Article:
Canadian Yachting December 2015 - (Page 14)

CLUB PROFILE Stony Lake Yacht Club By Katherine Stone The pagoda from the water. Photo: Karen Tognarelli A s summer becomes a distant memory, see if you can close your eyes and recall those glorious days when you spent more than one lazy day hanging around the general store at the cottage. Not only was it a great place to purchase some penny candy, but also the place where you could eavesdrop on conversations that your parents said you should know nothing about. It's where countless members of small communities seemed to blend seamlessly when they sailed, laughed, danced, swam, had ice creams, paddled, and shared cherished memories in a casual, summer atmosphere. Juniper Island Store and Stony Lake Yacht Club comprise this community which has existed for some eight generations on Juniper Island in the 'Jewel of the Kawarthas'. Many say that if Stony Lake is a community then Juniper is its hub. In the late 40s, Swatty Wotherspoon came to the lake and has been returning ever since. For him, life-lasting friendships were made where he vividly remembers square dances at the Pavillion, which became 14 C a n a d i a n Ya c h t i n g a very important place for his family growing up. He still treasures the spoons he won in the races sailing with everyone out of the yacht club. Located in Peterborough County, Ontario, about two hours northeast of Toronto, Stony Lake is actually three interconnected lakes (Upper Stoney Lake to the northeast, Stony Lake in the centre, and Clear Lake to the southwest). These lakes form part of a lengthy inland waterway connecting Georgian Bay to Lake Ontario, known as the Trent-Severn Waterway. The area has been inhabited for thousands of years by First Nations peoples, evidenced by remarkable prehistoric collections of rock carvings found at the Petroglyphs Provincial Park. Later in the 17th century, Samuel De Champlain travelled the area lakes. When the European setters arrived in the 19th century they found land for farming and logging. Stony Lake then soon became part of the DECEMBER 2015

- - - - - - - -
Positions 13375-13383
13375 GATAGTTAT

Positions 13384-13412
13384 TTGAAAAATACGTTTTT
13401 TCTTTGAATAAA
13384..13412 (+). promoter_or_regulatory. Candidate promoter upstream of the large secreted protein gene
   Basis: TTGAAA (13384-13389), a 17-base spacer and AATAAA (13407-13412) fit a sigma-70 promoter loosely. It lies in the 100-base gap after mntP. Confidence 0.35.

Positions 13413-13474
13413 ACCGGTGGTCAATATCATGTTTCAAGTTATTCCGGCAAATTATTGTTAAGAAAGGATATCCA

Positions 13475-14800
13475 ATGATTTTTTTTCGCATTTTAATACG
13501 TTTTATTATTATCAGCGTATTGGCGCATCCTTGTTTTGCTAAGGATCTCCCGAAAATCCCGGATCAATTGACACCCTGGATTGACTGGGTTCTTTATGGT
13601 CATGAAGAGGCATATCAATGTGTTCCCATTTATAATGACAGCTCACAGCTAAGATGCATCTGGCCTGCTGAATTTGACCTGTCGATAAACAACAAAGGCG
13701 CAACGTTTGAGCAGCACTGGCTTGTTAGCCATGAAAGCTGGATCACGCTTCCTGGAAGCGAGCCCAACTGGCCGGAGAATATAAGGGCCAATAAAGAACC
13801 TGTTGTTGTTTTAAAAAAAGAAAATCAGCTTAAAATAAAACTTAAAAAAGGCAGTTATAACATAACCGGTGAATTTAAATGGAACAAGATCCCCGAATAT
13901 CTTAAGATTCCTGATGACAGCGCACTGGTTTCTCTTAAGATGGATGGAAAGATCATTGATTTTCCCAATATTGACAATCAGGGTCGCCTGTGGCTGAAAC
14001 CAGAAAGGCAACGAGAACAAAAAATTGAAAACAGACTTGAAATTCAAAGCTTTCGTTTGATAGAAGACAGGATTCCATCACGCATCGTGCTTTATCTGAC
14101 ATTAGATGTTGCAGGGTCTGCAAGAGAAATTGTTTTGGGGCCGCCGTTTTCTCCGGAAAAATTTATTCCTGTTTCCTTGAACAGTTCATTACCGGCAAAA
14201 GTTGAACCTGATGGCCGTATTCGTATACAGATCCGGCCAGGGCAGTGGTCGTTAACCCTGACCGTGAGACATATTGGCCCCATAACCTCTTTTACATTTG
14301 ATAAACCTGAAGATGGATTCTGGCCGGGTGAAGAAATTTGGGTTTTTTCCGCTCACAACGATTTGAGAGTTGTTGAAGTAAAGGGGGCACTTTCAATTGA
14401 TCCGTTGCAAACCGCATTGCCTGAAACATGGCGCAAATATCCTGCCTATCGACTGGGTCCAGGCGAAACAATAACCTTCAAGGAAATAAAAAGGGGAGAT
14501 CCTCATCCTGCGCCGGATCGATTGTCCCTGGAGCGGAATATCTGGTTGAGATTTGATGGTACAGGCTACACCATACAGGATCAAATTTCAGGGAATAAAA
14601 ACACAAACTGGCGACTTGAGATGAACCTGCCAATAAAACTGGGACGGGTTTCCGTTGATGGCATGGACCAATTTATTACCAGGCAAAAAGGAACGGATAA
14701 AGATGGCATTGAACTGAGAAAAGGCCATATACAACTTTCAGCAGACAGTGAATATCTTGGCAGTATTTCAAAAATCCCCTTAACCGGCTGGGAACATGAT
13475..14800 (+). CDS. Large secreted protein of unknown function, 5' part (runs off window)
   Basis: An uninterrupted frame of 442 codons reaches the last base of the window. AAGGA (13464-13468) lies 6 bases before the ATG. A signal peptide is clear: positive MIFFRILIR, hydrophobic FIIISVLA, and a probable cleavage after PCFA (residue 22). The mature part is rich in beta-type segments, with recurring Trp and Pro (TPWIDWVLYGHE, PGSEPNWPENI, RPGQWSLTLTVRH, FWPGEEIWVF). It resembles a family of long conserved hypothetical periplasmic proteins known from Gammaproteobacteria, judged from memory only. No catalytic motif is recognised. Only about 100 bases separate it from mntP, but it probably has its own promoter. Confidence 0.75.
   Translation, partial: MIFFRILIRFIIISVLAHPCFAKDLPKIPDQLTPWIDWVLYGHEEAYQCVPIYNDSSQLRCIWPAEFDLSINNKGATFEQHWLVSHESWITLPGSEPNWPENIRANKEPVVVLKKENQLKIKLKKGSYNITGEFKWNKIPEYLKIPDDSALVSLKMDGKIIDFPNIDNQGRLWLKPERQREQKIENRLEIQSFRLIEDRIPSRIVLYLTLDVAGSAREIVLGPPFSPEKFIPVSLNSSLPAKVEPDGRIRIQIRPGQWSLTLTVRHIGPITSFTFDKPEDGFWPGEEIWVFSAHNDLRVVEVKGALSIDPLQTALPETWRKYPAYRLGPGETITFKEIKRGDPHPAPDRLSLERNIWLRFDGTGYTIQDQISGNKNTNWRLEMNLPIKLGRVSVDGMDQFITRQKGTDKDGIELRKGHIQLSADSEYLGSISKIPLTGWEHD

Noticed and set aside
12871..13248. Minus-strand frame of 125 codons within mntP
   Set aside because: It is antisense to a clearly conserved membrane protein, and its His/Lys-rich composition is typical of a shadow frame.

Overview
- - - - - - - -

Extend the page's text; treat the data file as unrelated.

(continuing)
Table of Contents for the Digital Edition of Canadian Yachting December 2015

Vantage Point: The Wave of New Boaters is Starting!
Waterfront: What’s your Watermark? Seafaring Santa holiday gift ideas.
Club Profile: Stony Lake Yacht Club
CPS: Seamanship Courses
Feature: Binoculars - Everything you could possibly want to know about understanding, using and buying binoculars for marine use. By Rob Macleod
Electronics Feature: Pinging the Unknown - A look at technologies that support modern marine radar. By David Schmidt
Destination: La Marina, Casa de Campo, Dominican Republic - Luxuriate in this profile of the Casa de Campo, a 7,000-acre resort located in La Romana on the southeast coast of the island and boasting a port, a heliport and an airstrip and home of one of the best billfishing spots in the world. By Elizabeth Kerr
Destination: St John River - Offering cruising areas that are as inviting as any protected inland lake or river, the 75 miles between Saint John and Fredericton make for any easy weekend cruise but there are also many side trips which can occupy you for as much time as you have available. By Glen Cairns
Galley Guys: Krates
Power Review: Neptunus 62
Crossing the Line: The 6th Great Lake

Canadian Yachting December 2015